Annan to meet Assad, seeking end to Syria violence

BEIRUT Fri Mar 9, 2012 6:49pm EST

1 of 9. Syrian refugees and local residents take part in a demonstration against Syria's President Bashar Al-Assad after Friday prayers outside the Syrian embassy in Amman March 9, 2012.

Credit: Reuters/Ali Jarekji

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BEIRUT (Reuters) - U.N.-Arab League envoy Kofi Annan meets President Bashar al-Assad on Saturday to press for a political solution to Syria's year-long uprising and bloody crackdown in which thousands of people have been killed.

Annan's talks in Damascus come a day after activists said Assad's forces killed at least 68 people as they sought to extend control over the rebellious city of Homs and crush armed opposition in the northern province of Idlib.

Arab foreign ministers were also due to hold talks in Cairo with Russian Foreign Minister Sergei Lavrov. Russia and China vetoed a U.N. draft resolution last month which would have backed an Arab League plan calling for Assad to step aside.

Activists said tank rounds and mortar bombs crashed into opposition districts in the rebellious central city of Homs, killing 20 people, while 24 were killed in the northern province of Idlib and more deaths were reported elsewhere.

"Thirty tanks entered my neighborhood at seven this morning and they are using their cannons to fire on houses," said Karam Abu Rabea, a resident in Homs's Karm al-Zeitoun neighborhood.

One focus of demonstrations was the anniversary of Kurdish unrest in Syria in 2004 when about 30 people were killed.

Many thousands of Kurds demonstrated in northeastern cities, YouTube footage showed, some carrying banners that read "Save the Syrian people". Other clips showed hundreds of protesters in the Assali district of Damascus, burning posters of Assad's father Hafez al-Assad and chanting "God damn your soul, Hafez".

Street protests have swelled every Friday after Muslim prayers since the anti-Assad revolt erupted a year ago, despite violent repression by the military and loyalist militias.

Decisive victory has eluded both sides in an increasingly bloody struggle that appears to be sliding into civil war.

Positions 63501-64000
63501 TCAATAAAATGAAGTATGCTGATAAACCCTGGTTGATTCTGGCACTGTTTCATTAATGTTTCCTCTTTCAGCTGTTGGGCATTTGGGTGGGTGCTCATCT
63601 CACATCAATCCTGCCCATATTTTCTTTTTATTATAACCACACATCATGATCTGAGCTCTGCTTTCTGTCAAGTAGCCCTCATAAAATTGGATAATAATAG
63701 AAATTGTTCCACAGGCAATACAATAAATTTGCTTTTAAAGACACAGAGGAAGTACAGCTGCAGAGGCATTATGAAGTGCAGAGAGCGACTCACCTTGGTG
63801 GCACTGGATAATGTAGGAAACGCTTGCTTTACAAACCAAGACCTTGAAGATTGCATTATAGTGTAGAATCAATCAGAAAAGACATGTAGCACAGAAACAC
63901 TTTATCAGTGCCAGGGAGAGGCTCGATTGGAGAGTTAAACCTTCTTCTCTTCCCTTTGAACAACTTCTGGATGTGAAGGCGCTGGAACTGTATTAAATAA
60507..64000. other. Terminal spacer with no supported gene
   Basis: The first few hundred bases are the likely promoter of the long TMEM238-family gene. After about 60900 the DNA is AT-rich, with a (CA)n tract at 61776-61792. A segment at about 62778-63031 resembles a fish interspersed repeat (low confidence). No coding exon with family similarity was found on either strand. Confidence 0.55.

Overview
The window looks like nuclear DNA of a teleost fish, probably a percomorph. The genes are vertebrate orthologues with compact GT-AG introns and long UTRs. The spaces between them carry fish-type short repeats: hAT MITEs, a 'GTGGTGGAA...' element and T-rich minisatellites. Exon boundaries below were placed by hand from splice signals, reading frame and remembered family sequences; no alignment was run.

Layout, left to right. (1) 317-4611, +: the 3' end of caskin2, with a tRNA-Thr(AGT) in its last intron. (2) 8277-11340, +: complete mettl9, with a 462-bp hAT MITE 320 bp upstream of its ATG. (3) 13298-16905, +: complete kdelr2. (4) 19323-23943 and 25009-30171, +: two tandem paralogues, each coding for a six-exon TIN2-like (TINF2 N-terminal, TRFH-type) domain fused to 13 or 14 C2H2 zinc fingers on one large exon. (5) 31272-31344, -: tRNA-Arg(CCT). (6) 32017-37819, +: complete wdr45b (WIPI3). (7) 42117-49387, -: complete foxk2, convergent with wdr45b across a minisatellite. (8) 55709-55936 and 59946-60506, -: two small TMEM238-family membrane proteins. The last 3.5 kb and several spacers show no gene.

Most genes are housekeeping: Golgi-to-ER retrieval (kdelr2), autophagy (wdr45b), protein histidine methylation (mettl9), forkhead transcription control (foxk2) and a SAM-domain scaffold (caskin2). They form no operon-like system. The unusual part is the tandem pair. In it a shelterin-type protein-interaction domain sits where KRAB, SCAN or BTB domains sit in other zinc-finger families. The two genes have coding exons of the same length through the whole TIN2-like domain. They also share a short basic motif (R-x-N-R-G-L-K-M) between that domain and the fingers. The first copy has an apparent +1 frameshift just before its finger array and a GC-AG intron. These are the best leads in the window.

The former U.N. chief Annan, now the U.N.-Arab League envoy, discussed his mission with current U.N. Secretary General Ban Ki-moon and the head of the Arab League, Nabil Elaraby.

"I have very strongly urged Kofi Annan to ensure that there must be an immediate ceasefire," Ban told reporters in New York after the conference call. After a ceasefire, he said, there should be "inclusive political solutions" found through dialogue.

Annan also plans to meet the Syrian opposition before leaving the country on Sunday. He has called for a political solution, but dissidents say there is no room for dialogue amid Assad's crackdown.

"If (Annan) can persuade Russia to back a transitional plan, the regime would be confronted with the choice of either agreeing to negotiate in good faith or facing near-total isolation through loss of a key ally," the Brussels-based International Crisis Group said in a paper this week.

Along with China, Russia has opposed any U.N. resolution, fearing Libya-style military intervention, a position Germany hoped might change after Vladimir Putin's victory in the presidential election on Sunday.

"I hope that Russia has a clearer view after the election. It is crucial that the U.N. Security Council gives a clear statement that shows that we stand by the people of Syria and are against violence and repression," German Foreign Minister Guido Westerwelle told reporters at an EU meeting in Denmark.

Russia, an old ally of Damascus and its main arms supplier, has defended Assad against his Western and Arab critics, twice joining China in vetoing U.N. resolutions on Syria.

A Russian diplomat said Assad was battling al Qaeda-backed "terrorists" including at least 15,000 foreign fighters who would seize cities if government troops withdrew.